ESPN’s Doug Glanville played nine major league seasons, posting a .277/.315/.380 career batting line and registering over 8,100 innings in the outfield during his time with the Cubs, Phillies and Rangers.
He’s thrown a lot of baseballs. A ton of baseballs. But the “first pitch” has made fools out of many former athletes and celebrities, and it couldn’t have gone much worse for Glanville before Wednesday’s game between the Phillies and Cubs at Wrigley Field.
CSNChicago.com has the video of Glanville’s throw, which sailed well over the glove of Cubs outfielder Tony Campana and then bounced off Wrigley’s famous brick backstop. “If there was a mascot for the Cubs, which there isn’t, he would have been hit in the back of the head,” Glanville later joked with broadcasters Len Kasper and Bob Brenly.
Welp, it was probably worth the gamble given that the Angels were paying most of his salary. But the Rangers’ gamble on Josh Hamilton failed and now Josh Hamilton is a free agent. The club has given him unconditional release waivers.
Hamilton underwent surgery to repair lateral and meniscus cartilage in his left knee back in June. During surgery it was discovered that he had an ACL injury as well, which required reconstruction. This whole season was lost and, while Hamilton has one year remaining on his contract, the Rangers are clearly able to compete without him and could use the roster spot over the small chance that he could be an everyday player again.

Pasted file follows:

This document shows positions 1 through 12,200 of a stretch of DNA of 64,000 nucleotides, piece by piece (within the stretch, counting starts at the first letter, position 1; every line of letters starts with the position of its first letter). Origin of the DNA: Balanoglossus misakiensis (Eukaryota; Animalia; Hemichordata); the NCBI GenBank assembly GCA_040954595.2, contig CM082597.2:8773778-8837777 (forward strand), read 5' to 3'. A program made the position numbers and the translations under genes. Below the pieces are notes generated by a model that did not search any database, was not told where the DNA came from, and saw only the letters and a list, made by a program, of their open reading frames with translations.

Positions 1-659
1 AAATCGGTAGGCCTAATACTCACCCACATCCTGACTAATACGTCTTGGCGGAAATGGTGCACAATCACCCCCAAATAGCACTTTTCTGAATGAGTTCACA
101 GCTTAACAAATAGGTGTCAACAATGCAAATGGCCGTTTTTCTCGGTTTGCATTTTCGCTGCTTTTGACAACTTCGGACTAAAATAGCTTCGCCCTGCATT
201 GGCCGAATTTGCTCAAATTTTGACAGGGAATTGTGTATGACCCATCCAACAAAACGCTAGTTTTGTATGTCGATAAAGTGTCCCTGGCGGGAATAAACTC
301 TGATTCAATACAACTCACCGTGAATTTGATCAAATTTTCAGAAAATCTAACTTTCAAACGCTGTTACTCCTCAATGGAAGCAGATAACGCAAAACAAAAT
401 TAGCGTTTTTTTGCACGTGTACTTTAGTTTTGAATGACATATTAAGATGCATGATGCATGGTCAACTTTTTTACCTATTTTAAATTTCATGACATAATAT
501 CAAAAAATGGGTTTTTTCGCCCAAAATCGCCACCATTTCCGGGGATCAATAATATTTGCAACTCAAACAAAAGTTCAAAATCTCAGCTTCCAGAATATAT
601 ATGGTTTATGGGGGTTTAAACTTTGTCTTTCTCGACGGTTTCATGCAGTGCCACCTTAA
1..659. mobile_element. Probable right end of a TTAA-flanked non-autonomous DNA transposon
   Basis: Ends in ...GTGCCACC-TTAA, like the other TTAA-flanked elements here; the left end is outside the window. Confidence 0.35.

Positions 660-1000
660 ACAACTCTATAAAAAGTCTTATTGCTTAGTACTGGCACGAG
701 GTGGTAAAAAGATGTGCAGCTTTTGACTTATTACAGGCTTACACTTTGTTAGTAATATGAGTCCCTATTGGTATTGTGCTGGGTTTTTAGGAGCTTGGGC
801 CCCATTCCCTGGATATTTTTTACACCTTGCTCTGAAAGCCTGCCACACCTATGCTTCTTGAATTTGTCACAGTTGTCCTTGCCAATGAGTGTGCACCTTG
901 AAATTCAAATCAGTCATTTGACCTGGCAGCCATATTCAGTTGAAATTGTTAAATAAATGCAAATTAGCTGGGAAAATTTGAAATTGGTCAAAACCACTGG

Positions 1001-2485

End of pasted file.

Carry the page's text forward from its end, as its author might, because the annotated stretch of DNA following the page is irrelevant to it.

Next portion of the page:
Hamilton will earn $30 million next season, $26.41 million of which is being paid for by the Angels. Last year in 182 plate appearances with the Rangers, Hamilton hit .253/.291/.441 with eight home runs and 25 RBI. At age 35, it’s not hard to imagine that his major league career is effectively over.
With the continuing caveat that it is really weird and likely as uncomfortable as hell for all of those involved for this to be playing out so publicly, here is the latest news on the Doc Gooden/Daryl Strawberry/possible cocaine relapse story. From the Daily News:
Dwight (Doc) Gooden is insisting publicly that he doesn’t have a drug problem, yet more and more people want to help him — none more significant than the Yankees, who have reached out to say they’ll pay for any treatment he would consider getting.
That’s admirable of the Yankees, as is their refusal to comment on it further (the Daily News got this info from Strawberry). The Yankees, of course, gave both Strawberry and Gooden second chances in the 1990s when their addiction problems threatened their careers.